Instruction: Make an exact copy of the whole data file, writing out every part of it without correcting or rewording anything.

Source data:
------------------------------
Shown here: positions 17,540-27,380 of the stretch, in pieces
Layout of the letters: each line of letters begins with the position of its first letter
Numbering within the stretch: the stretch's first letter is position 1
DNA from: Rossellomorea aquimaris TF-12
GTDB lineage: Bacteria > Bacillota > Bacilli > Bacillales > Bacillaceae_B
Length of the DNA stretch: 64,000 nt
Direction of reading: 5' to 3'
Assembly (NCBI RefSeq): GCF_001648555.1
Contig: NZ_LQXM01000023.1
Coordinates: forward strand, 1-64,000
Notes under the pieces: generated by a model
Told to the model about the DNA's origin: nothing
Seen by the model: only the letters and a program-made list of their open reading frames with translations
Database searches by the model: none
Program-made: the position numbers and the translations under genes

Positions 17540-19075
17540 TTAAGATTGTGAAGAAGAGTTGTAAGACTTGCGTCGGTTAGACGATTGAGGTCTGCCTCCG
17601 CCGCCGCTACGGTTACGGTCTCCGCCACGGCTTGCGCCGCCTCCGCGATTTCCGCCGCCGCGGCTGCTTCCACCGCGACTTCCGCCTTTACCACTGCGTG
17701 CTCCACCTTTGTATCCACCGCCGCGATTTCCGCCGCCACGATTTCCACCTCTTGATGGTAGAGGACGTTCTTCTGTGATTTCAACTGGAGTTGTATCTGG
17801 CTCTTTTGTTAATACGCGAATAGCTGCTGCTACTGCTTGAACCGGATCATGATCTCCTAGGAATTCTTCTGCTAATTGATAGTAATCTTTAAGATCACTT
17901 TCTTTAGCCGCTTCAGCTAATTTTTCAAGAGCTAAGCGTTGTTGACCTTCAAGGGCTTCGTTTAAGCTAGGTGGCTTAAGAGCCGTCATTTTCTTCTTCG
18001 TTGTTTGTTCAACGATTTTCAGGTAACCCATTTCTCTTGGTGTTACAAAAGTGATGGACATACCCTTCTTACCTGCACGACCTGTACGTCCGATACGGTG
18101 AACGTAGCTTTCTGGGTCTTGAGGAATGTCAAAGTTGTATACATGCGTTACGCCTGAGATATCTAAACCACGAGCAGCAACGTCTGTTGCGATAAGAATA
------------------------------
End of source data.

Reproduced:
Shown here: positions 17,540-27,380 of the stretch, in pieces
Layout of the letters: each line of letters begins with the position of its first letter
Numbering within the stretch: the stretch's first letter is position 1
DNA from: Rossellomorea aquimaris TF-12
GTDB lineage: Bacteria > Bacillota > Bacilli > Bacillales > Bacillaceae_B
Length of the DNA stretch: 64,000 nt
Direction of reading: 5' to 3'
Assembly (NCBI RefSeq): GCF_001648555.1
Contig: NZ_LQXM01000023.1
Coordinates: forward strand, 1-64,000
Notes under the pieces: generated by a model
Told to the model about the DNA's origin: nothing
Seen by the model: only the letters and a program-made list of their open reading frames with translations
Database searches by the model: none
Program-made: the position numbers and the translations under genes

Positions 17540-19075
17540 TTAAGATTGTGAAGAAGAGTTGTAAGACTTGCGTCGGTTAGACGATTGAGGTCTGCCTCCG
17601 CCGCCGCTACGGTTACGGTCTCCGCCACGGCTTGCGCCGCCTCCGCGATTTCCGCCGCCGCGGCTGCTTCCACCGCGACTTCCGCCTTTACCACTGCGTG
17701 CTCCACCTTTGTATCCACCGCCGCGATTTCCGCCGCCACGATTTCCACCTCTTGATGGTAGAGGACGTTCTTCTGTGATTTCAACTGGAGTTGTATCTGG
17801 CTCTTTTGTTAATACGCGAATAGCTGCTGCTACTGCTTGAACCGGATCATGATCTCCTAGGAATTCTTCTGCTAATTGATAGTAATCTTTAAGATCACTT
17901 TCTTTAGCCGCTTCAGCTAATTTTTCAAGAGCTAAGCGTTGTTGACCTTCAAGGGCTTCGTTTAAGCTAGGTGGCTTAAGAGCCGTCATTTTCTTCTTCG
18001 TTGTTTGTTCAACGATTTTCAGGTAACCCATTTCTCTTGGTGTTACAAAAGTGATGGACATACCCTTCTTACCTGCACGACCTGTACGTCCGATACGGTG
18101 AACGTAGCTTTCTGGGTCTTGAGGAATGTCAAAGTTGTATACATGCGTTACGCCTGAGATATCTAAACCACGAGCAGCAACGTCTGTTGCGATAAGAATA